What are your priorities for change for First Nations children? How will more money make a difference? What else needs to be done?
My priority? Equity across all areas of childhood for First Nations children. As former U.S. Supreme Court Justice Frankfurter noted, “There is no greater inequality than the equal treatment of unequals.” This means that equity must take into account the multi-generational harms related to colonization and the ongoing discriminatory service provision by the federal government. As Sims noted nearly 50 years ago, it also requires that curriculum and those who teach it take positive measures to ensure First Nations histories and realities are meaningfully included throughout the education system. This would benefit First Nations children and also non-Aboriginal children who have been denied a proper understanding of how contemporary realities are shaped by Canada’s longstanding discrimination against First Nations so that they can become positive co-actors in the implementation of the Truth and Reconciliation Commission’s (TRC) Calls to Action.
ETFO members teach in public elementary schools in Ontario. What would you tell them about welcoming First Nations children in their classrooms?
Learn about First Nations, Métis and Inuit peoples yourself and then integrate this knowledge into the classroom environment for all students. Project of Heart (projectofheart.ca) offers educators excellent tools and curriculum ideas and we also have excellent resources on our website, fncaringsociety.com, to engage students in addressing inequalities in First Nations education (Shannen’s Dream), child welfare (I am a witness) and access to public services (Jordan’s Principle).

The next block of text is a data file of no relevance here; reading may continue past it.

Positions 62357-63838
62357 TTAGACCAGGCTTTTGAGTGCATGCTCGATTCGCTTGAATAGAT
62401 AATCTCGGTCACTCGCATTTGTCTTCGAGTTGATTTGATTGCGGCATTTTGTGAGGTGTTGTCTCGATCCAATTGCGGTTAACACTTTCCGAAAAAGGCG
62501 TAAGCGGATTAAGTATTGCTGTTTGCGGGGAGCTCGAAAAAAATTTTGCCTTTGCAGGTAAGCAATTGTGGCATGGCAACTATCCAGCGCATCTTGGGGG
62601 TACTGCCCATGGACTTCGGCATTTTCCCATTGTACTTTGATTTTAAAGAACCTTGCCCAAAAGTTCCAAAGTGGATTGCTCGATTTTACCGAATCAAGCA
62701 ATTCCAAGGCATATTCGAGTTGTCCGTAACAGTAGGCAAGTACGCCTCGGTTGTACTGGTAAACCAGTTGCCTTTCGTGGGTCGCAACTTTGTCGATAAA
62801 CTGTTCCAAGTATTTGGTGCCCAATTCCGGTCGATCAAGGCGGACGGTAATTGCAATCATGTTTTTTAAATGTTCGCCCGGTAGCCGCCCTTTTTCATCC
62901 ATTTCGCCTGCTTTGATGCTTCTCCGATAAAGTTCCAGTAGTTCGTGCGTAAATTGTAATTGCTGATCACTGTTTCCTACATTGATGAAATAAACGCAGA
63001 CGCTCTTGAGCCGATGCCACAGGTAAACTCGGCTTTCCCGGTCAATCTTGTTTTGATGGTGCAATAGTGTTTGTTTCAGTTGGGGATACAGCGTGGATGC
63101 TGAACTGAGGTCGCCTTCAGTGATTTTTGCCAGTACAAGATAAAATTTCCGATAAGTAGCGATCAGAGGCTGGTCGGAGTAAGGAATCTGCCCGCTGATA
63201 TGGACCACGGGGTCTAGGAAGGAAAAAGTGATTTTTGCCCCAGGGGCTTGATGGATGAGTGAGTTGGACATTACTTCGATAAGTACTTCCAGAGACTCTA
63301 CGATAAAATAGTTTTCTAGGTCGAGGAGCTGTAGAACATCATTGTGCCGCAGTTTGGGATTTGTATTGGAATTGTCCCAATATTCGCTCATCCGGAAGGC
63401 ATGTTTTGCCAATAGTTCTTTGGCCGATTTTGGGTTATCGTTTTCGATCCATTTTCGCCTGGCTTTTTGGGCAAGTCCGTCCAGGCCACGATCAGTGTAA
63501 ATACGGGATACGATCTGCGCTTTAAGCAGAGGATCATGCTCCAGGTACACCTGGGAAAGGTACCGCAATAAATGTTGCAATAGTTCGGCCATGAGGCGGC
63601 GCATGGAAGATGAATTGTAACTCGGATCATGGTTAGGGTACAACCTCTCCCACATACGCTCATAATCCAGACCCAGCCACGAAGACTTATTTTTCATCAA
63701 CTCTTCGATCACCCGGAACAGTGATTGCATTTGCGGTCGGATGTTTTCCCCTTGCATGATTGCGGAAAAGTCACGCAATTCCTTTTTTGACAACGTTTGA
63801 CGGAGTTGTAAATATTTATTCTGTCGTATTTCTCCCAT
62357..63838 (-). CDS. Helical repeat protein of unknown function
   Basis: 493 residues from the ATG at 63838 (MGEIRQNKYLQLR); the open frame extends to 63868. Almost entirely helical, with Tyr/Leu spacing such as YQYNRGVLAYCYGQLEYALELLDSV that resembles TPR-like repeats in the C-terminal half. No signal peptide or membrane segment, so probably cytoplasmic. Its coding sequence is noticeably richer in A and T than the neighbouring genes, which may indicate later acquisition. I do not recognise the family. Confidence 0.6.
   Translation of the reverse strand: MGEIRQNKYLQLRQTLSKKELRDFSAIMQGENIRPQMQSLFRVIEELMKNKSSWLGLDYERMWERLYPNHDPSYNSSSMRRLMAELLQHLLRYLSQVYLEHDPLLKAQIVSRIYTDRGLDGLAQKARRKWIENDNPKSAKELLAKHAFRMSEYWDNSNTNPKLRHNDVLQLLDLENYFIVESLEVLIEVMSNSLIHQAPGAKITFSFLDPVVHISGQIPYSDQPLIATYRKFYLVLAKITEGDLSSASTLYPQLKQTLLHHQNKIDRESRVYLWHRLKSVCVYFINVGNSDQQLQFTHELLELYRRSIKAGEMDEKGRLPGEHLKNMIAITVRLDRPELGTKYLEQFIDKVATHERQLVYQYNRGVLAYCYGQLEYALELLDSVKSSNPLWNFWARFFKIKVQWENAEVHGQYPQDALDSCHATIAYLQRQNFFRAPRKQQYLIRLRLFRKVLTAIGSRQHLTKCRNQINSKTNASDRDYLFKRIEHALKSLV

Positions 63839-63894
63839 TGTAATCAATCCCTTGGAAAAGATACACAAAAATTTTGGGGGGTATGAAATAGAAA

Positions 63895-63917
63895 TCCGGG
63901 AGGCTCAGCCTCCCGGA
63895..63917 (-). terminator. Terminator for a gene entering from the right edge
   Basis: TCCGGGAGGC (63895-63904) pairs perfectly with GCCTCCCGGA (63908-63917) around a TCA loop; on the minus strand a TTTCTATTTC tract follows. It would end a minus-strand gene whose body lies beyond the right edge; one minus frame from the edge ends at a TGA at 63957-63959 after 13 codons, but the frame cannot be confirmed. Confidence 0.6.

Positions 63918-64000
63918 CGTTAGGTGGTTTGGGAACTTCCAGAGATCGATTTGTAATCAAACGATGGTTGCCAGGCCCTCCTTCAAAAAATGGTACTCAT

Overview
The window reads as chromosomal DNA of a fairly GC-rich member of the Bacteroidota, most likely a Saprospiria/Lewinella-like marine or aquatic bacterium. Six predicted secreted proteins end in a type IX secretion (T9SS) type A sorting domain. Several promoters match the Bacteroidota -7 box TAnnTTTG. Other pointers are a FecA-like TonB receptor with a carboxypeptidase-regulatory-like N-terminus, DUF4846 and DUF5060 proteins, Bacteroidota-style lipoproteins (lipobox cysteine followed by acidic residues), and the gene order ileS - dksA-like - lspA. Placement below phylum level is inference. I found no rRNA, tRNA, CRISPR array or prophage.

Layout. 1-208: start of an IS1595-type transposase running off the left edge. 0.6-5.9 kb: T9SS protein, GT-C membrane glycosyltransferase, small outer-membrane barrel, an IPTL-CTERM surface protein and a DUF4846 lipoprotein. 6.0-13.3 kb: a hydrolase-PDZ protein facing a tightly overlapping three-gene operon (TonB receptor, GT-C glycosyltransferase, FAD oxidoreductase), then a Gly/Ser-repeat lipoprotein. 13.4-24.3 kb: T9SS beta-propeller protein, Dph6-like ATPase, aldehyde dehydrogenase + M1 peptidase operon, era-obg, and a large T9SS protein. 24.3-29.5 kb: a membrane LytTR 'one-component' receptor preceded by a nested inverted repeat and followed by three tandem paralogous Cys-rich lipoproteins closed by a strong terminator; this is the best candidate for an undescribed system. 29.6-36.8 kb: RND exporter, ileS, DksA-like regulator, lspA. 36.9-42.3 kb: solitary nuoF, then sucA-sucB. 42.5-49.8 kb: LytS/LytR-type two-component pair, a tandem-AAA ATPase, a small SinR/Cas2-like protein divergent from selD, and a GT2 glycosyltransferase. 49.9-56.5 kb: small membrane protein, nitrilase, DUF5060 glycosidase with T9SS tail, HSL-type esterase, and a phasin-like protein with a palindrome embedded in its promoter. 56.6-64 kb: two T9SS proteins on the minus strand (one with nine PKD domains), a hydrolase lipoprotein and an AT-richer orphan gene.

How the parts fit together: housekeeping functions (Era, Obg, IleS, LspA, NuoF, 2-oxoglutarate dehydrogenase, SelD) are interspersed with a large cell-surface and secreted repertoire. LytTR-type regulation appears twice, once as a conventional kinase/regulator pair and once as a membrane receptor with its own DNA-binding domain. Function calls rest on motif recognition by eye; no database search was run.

Along with the summary of the TRC’s final report, I recommend that educators read the summary of the Royal Commission on Aboriginal Peoples (1996) and a book by historian John Milloy entitled A National Crime: The Canadian Government and the Residential School System, 1879 to 1986. Milloy’s book tells the story of residential schools from the perspective of the Government of Canada’s own documents. It dispels the myth that people of the period did not know better so could not do better, and provides an excellent basis to critically examine the contemporary relationship between First Nations, Métis and Inuit peoples and the federal/provincial/territorial governments.
It is vital that we equip students with skills to engage in active citizenship. That means we need to provide them with opportunities to understand contemporary injustices and give them opportunities to peacefully and respectfully engage in positive change. The Caring Society hosts a number of activities every year such as Have a Heart Day where students write letters to elected officials so that First Nations children have an equal chance to grow up safely at home, get a good education, be healthy and proud of who they are. Knowing is not enough and caring is not enough; we must teach children to take action.
Are there things ETFO members could be doing to support teachers and children in First Nations schools?